New drugs and treatments are helping many more women beat breast cancer. The newest breakthrough has women leaving the hospital the same day as their surgery.
Joanne Duffy was one of the first to have a lumpectomy and radiation in one surgery.
"If a woman has a lumpectomy for breast cancer, the site where the cancer will most likely come back is the site where it was before," said Dr. Stephen Grobmyer, a surgical oncologist.
That's why immediately following tumor removal, surgeons are using intra-operative radiation therapy to specifically target the area where the tumor was removed.
"The radiation only travels about a centimeter, so it really has no chance of damaging normal tissue," Dr. Grobmyer said.
Traditionally, patients would receive monthly chemotherapy for a year after surgery, followed by daily radiation treatments for three to five weeks.
The intra-operative treatment cuts out radiation treatments for many patients. Chemo treatment depends on the size and type of tumor.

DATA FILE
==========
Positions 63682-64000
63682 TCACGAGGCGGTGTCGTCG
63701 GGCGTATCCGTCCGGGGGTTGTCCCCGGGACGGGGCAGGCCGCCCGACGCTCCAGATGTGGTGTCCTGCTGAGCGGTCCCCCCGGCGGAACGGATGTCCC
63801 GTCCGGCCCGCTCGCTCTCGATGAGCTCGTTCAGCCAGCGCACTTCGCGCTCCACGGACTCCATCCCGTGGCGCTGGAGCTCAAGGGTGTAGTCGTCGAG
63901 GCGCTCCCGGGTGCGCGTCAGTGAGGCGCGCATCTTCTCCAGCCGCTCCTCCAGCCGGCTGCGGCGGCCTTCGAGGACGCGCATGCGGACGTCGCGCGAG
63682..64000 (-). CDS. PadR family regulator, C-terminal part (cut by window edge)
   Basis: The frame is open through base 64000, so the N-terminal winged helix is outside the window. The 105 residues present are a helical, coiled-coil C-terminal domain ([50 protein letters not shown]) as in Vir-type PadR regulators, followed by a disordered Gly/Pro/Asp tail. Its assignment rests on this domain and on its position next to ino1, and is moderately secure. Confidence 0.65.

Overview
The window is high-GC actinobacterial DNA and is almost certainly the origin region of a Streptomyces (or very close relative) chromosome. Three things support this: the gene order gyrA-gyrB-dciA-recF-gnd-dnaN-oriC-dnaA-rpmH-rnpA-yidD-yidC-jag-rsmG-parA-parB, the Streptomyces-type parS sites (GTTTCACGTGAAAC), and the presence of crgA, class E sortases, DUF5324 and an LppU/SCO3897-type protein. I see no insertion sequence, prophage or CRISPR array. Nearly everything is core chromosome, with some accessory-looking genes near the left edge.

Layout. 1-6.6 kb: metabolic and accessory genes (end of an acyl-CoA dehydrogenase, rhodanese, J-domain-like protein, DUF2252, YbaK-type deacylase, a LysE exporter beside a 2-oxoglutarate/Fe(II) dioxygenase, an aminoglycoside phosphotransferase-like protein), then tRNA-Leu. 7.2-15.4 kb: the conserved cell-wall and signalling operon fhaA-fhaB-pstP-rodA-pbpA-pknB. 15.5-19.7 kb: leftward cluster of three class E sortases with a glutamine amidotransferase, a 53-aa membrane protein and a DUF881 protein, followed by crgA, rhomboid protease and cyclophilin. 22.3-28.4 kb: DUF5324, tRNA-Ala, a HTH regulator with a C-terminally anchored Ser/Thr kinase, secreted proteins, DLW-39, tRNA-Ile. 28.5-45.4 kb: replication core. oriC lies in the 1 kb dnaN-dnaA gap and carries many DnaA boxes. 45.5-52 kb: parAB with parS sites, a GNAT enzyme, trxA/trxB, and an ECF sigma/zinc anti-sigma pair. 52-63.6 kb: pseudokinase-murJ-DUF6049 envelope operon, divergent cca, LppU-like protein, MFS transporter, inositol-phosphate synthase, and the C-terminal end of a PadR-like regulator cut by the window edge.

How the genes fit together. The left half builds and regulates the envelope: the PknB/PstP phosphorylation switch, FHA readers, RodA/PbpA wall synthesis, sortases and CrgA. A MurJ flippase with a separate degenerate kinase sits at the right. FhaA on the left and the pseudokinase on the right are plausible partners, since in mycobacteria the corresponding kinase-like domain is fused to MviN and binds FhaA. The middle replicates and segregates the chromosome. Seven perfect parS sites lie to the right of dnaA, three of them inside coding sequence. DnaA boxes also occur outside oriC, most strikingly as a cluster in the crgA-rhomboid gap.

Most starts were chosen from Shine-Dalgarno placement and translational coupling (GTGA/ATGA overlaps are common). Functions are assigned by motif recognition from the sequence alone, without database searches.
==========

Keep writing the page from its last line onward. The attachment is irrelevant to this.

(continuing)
"It's allowing us to tailor the treatment to the specifically to the patient and their type of breast cancer," Dr. Grobmyer said.
Intra-operative therapy wiped out Joanne's cancer, and now she's helping other women.
Because healthy tissue is not damaged, recovery time is quicker with the intra-operative procedure. In fact, some patients can go home the same day as the surgery, and they don't have to come back. The procedure itself only takes about two and a half hours.
Since this is still being studied, doctors are only using it for patients with early stage breast cancer who are age 60 or older.
The procedure is available locally at Virginia Mason Hospital and Medical Center.